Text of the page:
However, Israel is not South Africa. You're right - the context of the conflict is very different. Arabs with Israeli passports, for instance, are not kept separated, as was the case in S. Africa. Mutual trust and understanding are nevertheless far from being achieved - in my view, only strong civil societies can really 'drive' reconciliation and rapprochement. It is important what you learn about the 'other' - thus ways towards dialogue start at school or even earlier. The politicians who one day have to decide whether to maintain or demolish the wall/fence might be the today's students. Therefore, the perception of the 'other' plays a great role - how to approach the other side and how to develop different security measures also depends on what the other side means to you and to what extent you know its protagonists.
Yes! :-)
Hello Matt, your entry raises two points: one on comparison and one on nomenclature. And there's a third underlying point was highlighted by Oliver Haack, that of the specificity of the Israeli-Palestinian conflict (which is true, but I don't believe it invalidates nomenclature or comparisons).

Any comparison is valid as long as it is useful. So the question that one should ask himself is the following: does it allow the speaker to make a point clearer. This can only be answered by looking at the audience too (how receptive is it to a comparison, how does it react to the use of such word...).
One can only judge a comparison by looking at the points that are being compared. Apples and Oranges are not the same (not the same shape, not the same texture, not the same colour), but it can sometimes be interesting to compare them because they are both fruits, because they both have vitamins... other times, such a comparison won't be interesting...
In this present case, any comparison between South Africa and Israel will undoubtedly bring about a meaningless debate on the differences between the two countries (which is not your topic, because comparisons can only be judged on similarities... and one cannot compare two identical objects because it won't be a comparison).

And now for the nomenclature. As Shakespeare put it: That which we call a rose. By any other name would smell as sweet. The barrier's nature will not change depending on the name you give it.
- "Apartheid Wall' is the preferred term used by Palestinians when talking to a foreign audience.
- "Security Fence" is the preferred term used by Israelis when talking to foreign audience.
I don't believe you can ignore either terminologies because they are used by the local actors for a specific reason. They highlight one element (or effect, or "expected effect") the wall has on the side that is using the terminology; exclusion, dispossession and enclosure for Palestinians, security for Israelis.
I personally prefer a combination of the two expressions that are used by Israelis and Palestinians when they are talking to their respective audiences:
- גדר ההפרדה (the fence is used to downplay the size and extent of the construction)
- جدار الفصل (separation wall).

So I'll go for "separation wall" because it translates quite well the very nature of the wall. It is meant to keep the two populations apart. Just like "disengagement", it is seen as an instrument for ethno-demographic engineering. And this is just one part of a larger separation policy that is enforced by the courts, by executive orders within "Israel" (I put Israel in between quotes because the territorial definition of the State is constantly shifting) and between "Israel" and the "disputed"/"occupied" territories.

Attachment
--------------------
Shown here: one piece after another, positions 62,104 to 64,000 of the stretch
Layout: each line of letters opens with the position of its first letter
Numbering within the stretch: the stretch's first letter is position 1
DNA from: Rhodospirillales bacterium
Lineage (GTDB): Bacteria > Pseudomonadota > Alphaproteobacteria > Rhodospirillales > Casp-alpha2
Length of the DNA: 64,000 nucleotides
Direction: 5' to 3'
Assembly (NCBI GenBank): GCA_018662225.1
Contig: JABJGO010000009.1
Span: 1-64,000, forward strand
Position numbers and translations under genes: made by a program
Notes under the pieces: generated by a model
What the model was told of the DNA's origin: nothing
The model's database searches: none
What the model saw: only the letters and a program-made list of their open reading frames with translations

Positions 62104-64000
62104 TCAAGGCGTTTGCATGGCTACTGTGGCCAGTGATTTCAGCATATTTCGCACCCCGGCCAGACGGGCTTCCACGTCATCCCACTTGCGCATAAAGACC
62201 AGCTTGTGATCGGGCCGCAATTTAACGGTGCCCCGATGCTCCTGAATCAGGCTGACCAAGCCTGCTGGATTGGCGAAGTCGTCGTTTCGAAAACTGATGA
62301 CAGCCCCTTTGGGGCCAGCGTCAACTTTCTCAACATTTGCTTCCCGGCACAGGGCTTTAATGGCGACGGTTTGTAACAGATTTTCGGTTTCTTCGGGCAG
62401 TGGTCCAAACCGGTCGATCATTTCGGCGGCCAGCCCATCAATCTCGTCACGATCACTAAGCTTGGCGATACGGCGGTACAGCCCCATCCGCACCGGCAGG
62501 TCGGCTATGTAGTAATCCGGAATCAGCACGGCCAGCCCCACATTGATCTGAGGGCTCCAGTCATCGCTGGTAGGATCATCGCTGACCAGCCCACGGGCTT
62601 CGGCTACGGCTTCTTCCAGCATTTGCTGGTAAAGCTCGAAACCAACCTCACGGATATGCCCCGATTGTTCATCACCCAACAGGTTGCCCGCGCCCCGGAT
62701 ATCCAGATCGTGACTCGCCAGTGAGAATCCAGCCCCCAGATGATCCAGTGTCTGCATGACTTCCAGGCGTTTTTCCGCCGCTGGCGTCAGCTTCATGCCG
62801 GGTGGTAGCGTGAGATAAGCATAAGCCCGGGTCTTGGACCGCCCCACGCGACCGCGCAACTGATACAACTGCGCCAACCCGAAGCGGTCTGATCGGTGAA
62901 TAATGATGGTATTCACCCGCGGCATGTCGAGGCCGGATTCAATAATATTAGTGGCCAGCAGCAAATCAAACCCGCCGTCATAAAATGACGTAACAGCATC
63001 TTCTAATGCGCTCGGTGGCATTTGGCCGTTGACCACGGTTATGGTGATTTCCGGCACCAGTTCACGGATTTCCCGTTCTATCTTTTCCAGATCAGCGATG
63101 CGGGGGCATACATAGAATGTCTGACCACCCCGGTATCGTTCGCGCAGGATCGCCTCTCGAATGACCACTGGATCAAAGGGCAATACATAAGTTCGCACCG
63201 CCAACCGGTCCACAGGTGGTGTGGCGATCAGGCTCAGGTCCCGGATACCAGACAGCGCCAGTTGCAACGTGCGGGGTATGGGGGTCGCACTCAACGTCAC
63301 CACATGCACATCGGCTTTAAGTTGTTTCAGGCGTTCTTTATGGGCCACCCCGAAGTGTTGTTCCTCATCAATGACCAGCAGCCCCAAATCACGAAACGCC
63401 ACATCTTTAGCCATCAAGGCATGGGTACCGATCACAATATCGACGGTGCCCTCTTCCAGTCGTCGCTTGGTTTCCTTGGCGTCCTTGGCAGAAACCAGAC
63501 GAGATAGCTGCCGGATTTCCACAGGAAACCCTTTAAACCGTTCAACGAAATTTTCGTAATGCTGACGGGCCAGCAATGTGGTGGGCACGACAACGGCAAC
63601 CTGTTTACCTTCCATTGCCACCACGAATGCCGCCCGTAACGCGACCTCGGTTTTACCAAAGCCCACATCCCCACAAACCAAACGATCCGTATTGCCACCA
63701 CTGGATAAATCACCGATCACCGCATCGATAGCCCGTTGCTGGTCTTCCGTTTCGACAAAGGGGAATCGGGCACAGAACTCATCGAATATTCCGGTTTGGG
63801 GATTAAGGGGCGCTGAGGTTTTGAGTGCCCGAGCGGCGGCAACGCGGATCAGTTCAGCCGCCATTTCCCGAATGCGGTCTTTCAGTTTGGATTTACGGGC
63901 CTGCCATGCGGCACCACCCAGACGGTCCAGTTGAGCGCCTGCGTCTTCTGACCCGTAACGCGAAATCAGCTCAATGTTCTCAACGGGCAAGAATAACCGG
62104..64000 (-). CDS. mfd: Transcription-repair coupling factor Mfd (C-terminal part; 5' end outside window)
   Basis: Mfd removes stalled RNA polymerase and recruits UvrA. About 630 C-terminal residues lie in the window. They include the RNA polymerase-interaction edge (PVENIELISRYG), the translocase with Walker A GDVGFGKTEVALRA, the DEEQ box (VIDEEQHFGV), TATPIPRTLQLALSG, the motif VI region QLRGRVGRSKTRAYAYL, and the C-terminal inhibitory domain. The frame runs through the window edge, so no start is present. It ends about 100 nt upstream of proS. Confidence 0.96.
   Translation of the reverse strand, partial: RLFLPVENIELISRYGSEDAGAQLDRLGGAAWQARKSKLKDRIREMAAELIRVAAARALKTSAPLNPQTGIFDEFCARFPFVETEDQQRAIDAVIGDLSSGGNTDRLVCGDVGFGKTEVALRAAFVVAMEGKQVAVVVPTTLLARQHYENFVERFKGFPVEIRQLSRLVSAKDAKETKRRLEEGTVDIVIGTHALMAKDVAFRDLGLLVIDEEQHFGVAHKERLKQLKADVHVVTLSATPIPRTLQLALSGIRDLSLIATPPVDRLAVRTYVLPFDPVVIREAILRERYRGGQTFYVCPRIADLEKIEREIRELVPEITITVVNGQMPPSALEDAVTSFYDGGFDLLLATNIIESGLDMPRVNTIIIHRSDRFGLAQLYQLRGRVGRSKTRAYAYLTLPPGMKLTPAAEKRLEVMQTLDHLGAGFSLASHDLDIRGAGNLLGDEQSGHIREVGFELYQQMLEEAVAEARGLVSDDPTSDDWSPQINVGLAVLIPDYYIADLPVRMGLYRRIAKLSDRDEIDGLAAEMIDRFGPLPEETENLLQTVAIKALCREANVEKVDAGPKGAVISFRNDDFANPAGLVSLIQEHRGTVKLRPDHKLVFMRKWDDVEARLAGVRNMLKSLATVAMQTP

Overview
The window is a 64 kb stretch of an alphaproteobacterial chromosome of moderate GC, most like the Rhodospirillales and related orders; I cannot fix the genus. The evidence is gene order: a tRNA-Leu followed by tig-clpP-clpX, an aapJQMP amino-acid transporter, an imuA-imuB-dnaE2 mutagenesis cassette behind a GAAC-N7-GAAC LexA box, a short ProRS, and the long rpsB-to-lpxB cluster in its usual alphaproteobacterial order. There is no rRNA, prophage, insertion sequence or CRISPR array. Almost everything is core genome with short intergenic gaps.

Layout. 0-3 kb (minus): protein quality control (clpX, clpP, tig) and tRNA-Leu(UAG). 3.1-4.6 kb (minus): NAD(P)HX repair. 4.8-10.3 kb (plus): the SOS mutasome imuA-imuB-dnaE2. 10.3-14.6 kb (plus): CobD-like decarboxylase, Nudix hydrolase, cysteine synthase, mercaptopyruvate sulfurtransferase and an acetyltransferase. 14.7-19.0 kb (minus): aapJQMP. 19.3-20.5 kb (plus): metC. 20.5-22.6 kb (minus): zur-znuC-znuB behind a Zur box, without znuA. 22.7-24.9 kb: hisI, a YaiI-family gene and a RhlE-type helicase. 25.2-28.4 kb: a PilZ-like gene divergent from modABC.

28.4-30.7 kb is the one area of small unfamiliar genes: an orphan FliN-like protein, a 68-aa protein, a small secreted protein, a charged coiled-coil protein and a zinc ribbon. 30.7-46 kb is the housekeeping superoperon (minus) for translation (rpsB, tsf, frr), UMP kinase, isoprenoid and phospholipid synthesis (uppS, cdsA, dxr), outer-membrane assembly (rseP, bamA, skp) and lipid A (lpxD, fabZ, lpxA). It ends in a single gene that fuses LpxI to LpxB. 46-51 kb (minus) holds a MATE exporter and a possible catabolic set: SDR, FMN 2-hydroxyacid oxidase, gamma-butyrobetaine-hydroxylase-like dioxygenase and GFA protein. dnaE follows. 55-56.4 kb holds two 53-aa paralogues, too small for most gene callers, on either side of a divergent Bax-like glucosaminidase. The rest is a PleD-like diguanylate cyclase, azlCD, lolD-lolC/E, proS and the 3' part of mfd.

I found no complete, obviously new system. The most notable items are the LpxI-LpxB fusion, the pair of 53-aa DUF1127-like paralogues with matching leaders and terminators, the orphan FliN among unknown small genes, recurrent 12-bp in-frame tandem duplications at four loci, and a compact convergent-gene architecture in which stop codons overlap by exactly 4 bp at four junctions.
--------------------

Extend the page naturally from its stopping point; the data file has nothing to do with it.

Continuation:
Thanks for these thoughts. I really appreciate all responses but yours really resonated. I'm not sure if you are well read on the subject but if you have any journalistic or scholarly sources for me to look at (this goes for anyone!) I'm always open to reading more material.
In particular, I really want to iron out how factions of the Israeli government are able to support the settlements, their security, water, electricity, etc. I can't seem to find a connection in print.



Is there a (civil) War on the West Bank?

Why is the West Bank under Israel's control? Decreasingly so now it seems.
Hi Basil,

The Road Map is simply a confidence building guideline and NOT a law.

I see what's going on in the West Bank as a continuation of the Civil War that began in 1947. The West Bank is still disputed territory until self-determination aspirations and related agreements are made and implemented and, if recessionary, de-facto enforced by the peoples involved.

The self-determination aspirations of the people living in Gaza is no longer disputed. And so Gaza is a de facto separate entity now even though the leadership of Gaza disputes the existence of Israel. The hostilities (war really) like that between Gaza and Israel is just (like a) a war and related disputes between any two independent States.

Now I am NOT a lawyer. So I am simply writing above what I understand the real rather than imagined relevant international and Common Law (precedent based law) to be. Also please note that in this case, what I write immediately above has nothing to do with justice or morality.
Basil, I'm not sure if Paul was sufficiently explicit in stating his answer to your question: The civil war he is referring to is not between Palestinian factions, but between the Jews and the Arabs of Israel/Palestine. That, I believe, is what he means by "the Civil War that began in 1947." A civil war paradigm, unlike a colonial one, sees both parties as indigenous, though both involve fighting for land and resources

Paul, please correct me it I've flubbed it.

question of whether the Jews of that land are indigenous to it is a central one (though not the only central question) to one's view of the historical causes and development of the conflict and how one assigns moral responsibility. Those are questions over which people often get stuck in arguments that I think may sometimes (often?) occlude their greater degree of commonality about how to move forward.

Seems virtually useless to me for us to try to persuade each other about such questions, but valuable for us to listen well and try to understand each other's differing viewpoints and how we each came by our own perspective honestly, no matter how incongruent they may seem to each other.